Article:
Silybum Milk Thistle Info: Tips For Planting Milk Thistle In Gardens

Purple Silybum Milk Thistle
milk thistle
(Image credit: Pacotoscano)

Milk thistle (also called silybum milk thistle) is a tricky plant. Prized for its medicinal properties, it is also considered highly invasive and is being targeted for eradication in some areas. Keep reading for information about planting milk thistle in gardens, as well as combating milk thistle invasiveness.

Silybum Milk Thistle Info

Milk thistle (Silybum marianum) contains silymarin, a chemical component known to improve liver health, earning the plant its status as a “liver tonic.” If you want to produce your own silymarin, milk thistle growing conditions are very forgiving. Here are some tips for planting milk thistle in gardens: You can grow milk thistle in gardens with most types of soil, even soil that is very poor. As milk thistle is often considered a weed itself, virtually no weed control is needed. Plant your seeds ¼ inch (5 mm.) deep just after the last frost in a spot that receives full sun. Harvest the flower heads just as the flowers start to dry and a white pappus tuft (like on a dandelion) begins to form in its place. Place the flower heads in a paper bag in a dry place for a week to continue the drying process. Once the seeds are dried, hack into the bag to separate them from the flower head. The seeds can be stored in an air-tight container.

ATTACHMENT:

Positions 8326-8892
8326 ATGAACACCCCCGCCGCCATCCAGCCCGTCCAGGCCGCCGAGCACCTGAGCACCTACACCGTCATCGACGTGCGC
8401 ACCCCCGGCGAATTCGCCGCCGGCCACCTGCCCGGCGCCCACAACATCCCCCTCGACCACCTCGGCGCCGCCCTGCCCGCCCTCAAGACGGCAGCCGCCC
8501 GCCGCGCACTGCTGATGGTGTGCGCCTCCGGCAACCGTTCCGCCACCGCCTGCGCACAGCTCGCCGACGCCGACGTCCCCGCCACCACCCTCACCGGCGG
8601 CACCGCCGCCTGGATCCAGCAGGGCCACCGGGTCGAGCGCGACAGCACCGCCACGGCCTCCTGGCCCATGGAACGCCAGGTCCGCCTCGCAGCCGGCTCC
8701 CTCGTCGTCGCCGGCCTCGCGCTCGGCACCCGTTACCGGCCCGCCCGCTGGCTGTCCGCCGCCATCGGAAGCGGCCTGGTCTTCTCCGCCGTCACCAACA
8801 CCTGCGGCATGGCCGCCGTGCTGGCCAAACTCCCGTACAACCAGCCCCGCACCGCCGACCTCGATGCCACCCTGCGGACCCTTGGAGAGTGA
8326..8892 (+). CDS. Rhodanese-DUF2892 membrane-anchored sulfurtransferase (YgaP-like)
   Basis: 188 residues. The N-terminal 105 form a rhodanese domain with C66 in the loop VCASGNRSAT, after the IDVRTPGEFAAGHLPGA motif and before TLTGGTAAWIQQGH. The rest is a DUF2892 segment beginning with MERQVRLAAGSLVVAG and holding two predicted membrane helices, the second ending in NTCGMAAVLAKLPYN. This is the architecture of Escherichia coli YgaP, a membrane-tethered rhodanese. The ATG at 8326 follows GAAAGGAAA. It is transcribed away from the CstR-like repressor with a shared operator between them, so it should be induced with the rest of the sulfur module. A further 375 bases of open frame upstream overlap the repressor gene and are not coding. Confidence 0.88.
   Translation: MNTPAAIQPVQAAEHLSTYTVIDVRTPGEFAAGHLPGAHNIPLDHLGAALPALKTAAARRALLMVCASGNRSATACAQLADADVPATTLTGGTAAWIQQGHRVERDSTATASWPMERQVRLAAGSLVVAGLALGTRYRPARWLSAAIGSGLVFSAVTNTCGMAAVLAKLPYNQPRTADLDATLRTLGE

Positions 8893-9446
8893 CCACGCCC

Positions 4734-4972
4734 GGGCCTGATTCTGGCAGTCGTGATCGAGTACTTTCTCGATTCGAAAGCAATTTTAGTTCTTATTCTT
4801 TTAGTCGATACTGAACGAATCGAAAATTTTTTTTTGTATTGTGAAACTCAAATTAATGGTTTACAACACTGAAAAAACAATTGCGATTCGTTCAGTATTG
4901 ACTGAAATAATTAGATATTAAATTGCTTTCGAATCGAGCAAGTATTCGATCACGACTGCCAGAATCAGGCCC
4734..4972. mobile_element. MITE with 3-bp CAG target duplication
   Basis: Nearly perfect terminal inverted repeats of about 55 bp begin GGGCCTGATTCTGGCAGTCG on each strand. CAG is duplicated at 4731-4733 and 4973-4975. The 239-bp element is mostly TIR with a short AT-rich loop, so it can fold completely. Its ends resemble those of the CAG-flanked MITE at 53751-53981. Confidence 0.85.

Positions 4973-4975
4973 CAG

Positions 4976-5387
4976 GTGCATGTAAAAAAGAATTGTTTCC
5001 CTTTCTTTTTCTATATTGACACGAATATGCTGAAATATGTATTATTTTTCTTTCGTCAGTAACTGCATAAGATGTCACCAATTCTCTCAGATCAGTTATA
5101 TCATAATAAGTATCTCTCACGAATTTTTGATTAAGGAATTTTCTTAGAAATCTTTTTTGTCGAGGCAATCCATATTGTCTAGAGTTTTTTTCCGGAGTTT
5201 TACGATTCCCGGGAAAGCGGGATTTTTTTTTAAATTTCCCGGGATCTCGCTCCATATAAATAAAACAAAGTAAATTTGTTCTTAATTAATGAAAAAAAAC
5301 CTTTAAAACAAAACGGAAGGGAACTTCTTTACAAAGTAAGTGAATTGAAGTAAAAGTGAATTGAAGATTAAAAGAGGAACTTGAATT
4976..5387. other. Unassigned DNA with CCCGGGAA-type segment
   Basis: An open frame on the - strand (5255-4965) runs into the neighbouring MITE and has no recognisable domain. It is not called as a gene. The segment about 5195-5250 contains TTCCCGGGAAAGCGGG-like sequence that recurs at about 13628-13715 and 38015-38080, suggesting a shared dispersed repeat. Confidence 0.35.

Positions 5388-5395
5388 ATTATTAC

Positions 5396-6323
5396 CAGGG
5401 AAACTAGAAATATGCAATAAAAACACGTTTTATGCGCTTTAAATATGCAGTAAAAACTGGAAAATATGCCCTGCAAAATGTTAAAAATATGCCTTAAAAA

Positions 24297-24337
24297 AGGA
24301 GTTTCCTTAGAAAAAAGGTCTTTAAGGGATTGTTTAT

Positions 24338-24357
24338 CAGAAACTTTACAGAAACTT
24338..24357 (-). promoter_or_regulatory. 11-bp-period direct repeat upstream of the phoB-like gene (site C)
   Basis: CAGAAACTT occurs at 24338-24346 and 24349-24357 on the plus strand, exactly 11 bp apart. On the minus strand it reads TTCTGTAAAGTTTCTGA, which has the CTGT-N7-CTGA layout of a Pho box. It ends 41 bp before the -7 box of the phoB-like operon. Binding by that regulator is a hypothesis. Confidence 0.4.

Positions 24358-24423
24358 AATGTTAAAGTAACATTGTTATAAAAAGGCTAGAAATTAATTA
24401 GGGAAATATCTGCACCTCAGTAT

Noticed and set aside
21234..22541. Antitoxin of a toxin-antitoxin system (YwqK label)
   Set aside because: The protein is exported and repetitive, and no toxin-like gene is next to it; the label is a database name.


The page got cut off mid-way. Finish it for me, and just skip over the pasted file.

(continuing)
Milk Thistle Invasiveness

While safe for humans to eat, milk thistle is considered toxic to livestock, which is bad, as it often grows in pastures and is hard to get rid of. It is also not native to North America and is considered highly invasive. A single plant can produce over 6,000 seeds that can remain viable for nine years and germinate at any temperature between 32 and 86 degrees F. (0-30 C.). Seeds can also be caught in the wind and carried easily on clothes and shoes, spreading it to neighboring land. For this reason, you should really think twice before planting milk thistle in your garden and check with your local government to see if it is even legal.

Liz Baessler
Senior Editor

The only child of a horticulturist and an English teacher, Liz Baessler was destined to become a gardening editor. She has been with Gardening Know how since 2015, and a Senior Editor since 2020. She holds a BA in English from Brandeis University and an MA in English from the University of Geneva, Switzerland. After years of gardening in containers and community garden plots, she finally has a backyard of her own, which she is systematically filling with vegetables and flowers.